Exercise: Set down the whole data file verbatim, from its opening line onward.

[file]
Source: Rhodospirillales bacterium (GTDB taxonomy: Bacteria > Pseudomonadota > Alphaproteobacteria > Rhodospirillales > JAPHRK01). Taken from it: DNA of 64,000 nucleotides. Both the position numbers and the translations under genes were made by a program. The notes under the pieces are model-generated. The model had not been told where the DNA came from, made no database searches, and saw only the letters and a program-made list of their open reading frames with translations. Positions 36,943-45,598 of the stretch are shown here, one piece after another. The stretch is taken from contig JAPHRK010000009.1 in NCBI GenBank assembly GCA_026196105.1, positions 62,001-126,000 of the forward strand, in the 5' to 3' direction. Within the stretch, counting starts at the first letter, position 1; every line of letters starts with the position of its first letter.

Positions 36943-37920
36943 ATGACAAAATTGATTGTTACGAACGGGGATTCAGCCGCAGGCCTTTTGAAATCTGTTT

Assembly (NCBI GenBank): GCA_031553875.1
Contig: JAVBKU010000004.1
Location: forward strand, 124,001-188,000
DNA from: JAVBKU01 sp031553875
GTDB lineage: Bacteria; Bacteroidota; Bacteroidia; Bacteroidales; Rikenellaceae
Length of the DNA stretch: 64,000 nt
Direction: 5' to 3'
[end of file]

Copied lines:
Source: Rhodospirillales bacterium (GTDB taxonomy: Bacteria > Pseudomonadota > Alphaproteobacteria > Rhodospirillales > JAPHRK01). Taken from it: DNA of 64,000 nucleotides. Both the position numbers and the translations under genes were made by a program. The notes under the pieces are model-generated. The model had not been told where the DNA came from, made no database searches, and saw only the letters and a program-made list of their open reading frames with translations. Positions 36,943-45,598 of the stretch are shown here, one piece after another. The stretch is taken from contig JAPHRK010000009.1 in NCBI GenBank assembly GCA_026196105.1, positions 62,001-126,000 of the forward strand, in the 5' to 3' direction. Within the stretch, counting starts at the first letter, position 1; every line of letters starts with the position of its first letter.

Positions 36943-37920
36943 ATGACAAAATTGATTGTTACGAACGGGGATTCAGCCGCAGGCCTTTTGAAATCTGTTT

Assembly (NCBI GenBank): GCA_031553875.1
Contig: JAVBKU010000004.1
Location: forward strand, 124,001-188,000
DNA from: JAVBKU01 sp031553875
GTDB lineage: Bacteria; Bacteroidota; Bacteroidia; Bacteroidales; Rikenellaceae
Length of the DNA stretch: 64,000 nt
Direction: 5' to 3'